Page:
THE green light for the Gorgon is a major step ahead for Western Australia and, as the Federal politicians know, a significant boost to the nation’s treasury.
Perhaps the only hiccup is the stance of conservationist groups that seem opposed to almost any development in this State.
Having had a win at Ningaloo after more than a decade of government inaction, green groups are spoiling for more fights.
But they are well off the mark if they think citizens of WA will support them every time they hang a protest flag with a new slogan, saving this or rescuing that.
Most people, including the suits in the CBD, supported changes to forestry because they were well overdue – no-one reckons woodchips are a great business and people had their doubts that commercial forest management in WA was operating as it should in modern times.
Similarly with Ningaloo, Joe Average is rightfully concerned about management of the area, particularly given government indecision over the planned resort project.
The electorate might support axing a marina resort but that doesn’t mean there is a wave of green concern.
People want jobs and economic prosperity as well as a clean and well-managed environment.
Barrow Island has managed to offer both and the operators have the sort of track record that offers a credible reason to support them in developing the project.
More importantly, green lobbyists ought to look at the alternative.
If Gorgon wasn’t developed due to environmental reasons, the partners and future developers would simply look elsewhere – most likely to countries where environmental restrictions are not nearly as onerous.
Is that what the conservationists want?
It’s the ‘not in my backyard’ syndrome writ large. Conservationists proclaiming a love of nature are prepared to see development occur in places where their voice is not heard, whether due to immature democracy or political corruption, or both.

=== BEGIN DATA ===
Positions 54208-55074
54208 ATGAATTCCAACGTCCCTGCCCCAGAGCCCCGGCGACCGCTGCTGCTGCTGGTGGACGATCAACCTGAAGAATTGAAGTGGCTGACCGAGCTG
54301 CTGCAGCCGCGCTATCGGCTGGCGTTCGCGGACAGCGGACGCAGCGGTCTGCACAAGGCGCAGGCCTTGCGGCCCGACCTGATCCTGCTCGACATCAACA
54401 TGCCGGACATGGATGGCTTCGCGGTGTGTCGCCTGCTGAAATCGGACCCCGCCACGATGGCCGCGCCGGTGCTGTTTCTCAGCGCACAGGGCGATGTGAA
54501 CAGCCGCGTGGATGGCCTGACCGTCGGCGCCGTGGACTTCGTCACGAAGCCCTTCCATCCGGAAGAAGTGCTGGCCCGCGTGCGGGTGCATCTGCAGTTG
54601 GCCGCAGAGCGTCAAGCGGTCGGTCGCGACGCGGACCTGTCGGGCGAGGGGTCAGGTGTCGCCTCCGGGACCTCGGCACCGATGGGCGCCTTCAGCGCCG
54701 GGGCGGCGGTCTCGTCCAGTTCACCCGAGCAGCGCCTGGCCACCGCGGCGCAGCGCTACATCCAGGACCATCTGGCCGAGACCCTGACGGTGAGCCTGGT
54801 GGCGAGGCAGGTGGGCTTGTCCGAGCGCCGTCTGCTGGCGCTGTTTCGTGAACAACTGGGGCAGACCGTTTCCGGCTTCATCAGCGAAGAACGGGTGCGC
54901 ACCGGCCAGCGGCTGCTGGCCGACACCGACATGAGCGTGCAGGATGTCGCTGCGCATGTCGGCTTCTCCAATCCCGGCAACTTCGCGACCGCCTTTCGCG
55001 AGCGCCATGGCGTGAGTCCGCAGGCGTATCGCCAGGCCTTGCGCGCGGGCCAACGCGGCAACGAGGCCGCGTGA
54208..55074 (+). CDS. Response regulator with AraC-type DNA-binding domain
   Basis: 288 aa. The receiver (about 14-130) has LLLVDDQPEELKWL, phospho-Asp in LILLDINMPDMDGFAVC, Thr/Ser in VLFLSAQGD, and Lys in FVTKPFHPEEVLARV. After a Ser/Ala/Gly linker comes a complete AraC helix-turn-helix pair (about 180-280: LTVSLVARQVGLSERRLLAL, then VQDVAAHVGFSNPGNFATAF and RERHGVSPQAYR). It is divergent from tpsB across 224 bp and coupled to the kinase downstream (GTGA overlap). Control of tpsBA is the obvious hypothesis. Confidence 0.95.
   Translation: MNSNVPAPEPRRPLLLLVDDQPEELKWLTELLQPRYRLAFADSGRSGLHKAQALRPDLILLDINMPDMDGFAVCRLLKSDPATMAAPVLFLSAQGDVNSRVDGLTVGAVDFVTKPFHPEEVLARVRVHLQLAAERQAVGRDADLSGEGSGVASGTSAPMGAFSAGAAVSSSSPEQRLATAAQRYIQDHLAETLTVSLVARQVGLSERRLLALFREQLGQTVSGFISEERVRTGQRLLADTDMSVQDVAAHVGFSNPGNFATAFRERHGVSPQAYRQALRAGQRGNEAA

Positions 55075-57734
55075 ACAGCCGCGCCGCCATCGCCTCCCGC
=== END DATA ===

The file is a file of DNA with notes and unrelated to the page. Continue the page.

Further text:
Surely it is better to have such development take place where we can watch it closely and, importantly, show the rest of the world how to conduct environmentally sensitive development properly.
Henderson on the up and up
SKYWEST chief executive Scott Henderson is flying high, less than a year into his role at the helm of Western Australia’s only regional airline.
Brought in by shareholders haemorrhaging capital in an industry where profits are rare, Mr Henderson is confident he has steered the airline into the black – well ahead of even his most recent prospectus forecasts.
Buoyed by a recent announcement to start a service to Broome, flying jets used to ferry workers from Perth to the Argyle diamond mine near Kununurra, the local airline head believes the business has gone from around zero value when he took over to as much as $35 million.
Mr Henderson is even considering expanding this new jet passenger service, possibly servicing Exmouth as a destination or as a stopover en route to Broome.
Financially, the company had benefited greatly from cost cutting and a big saving on aircraft costs for five Fokker 50s after settling a $13 million debt with the administrators of Ansett for $9.4 million.
Mr Henderson said a capital raising of $4.2 million was all but filled, with significant investment money from the east coast and Singapore, leaving net debt at almost zero.
And he predicted actual debt would be reduced from $7.8 million to $1.3 million within three years.
This was aided by a profit of about $6 million (thanks to the aircraft deal) far stronger than the $2.4 million anticipated when the prospectus was launched.
This leaves the company in a good position to revisit plans to float that were shelved 18 months ago after it hit financial turbulence amid a falling out between major investors and then then chief executive Bill Meeke.
Left wondering on State IR
I CAN’T help wonder what is going on in industrial relations?
The State Government and the unions are at each other’s throats, with a number of key services threatened.
I thought these guys were on the same side. Funny how reality differs from the rhetoric when governments realise that taxes aren’t a bottomless pit to fund their special interests.
Fancy John Kobelke being the one challenging the most militant unions over issues such as workplace safety.
He’s meant to be their mate, after scrapping State industrial relations laws and giving some unions an undeserved reprieve from having to act in their members’ best interests, rather than those of their leaders.
© Business News 2017. You may share content using the tools provided but do not copy and redistribute.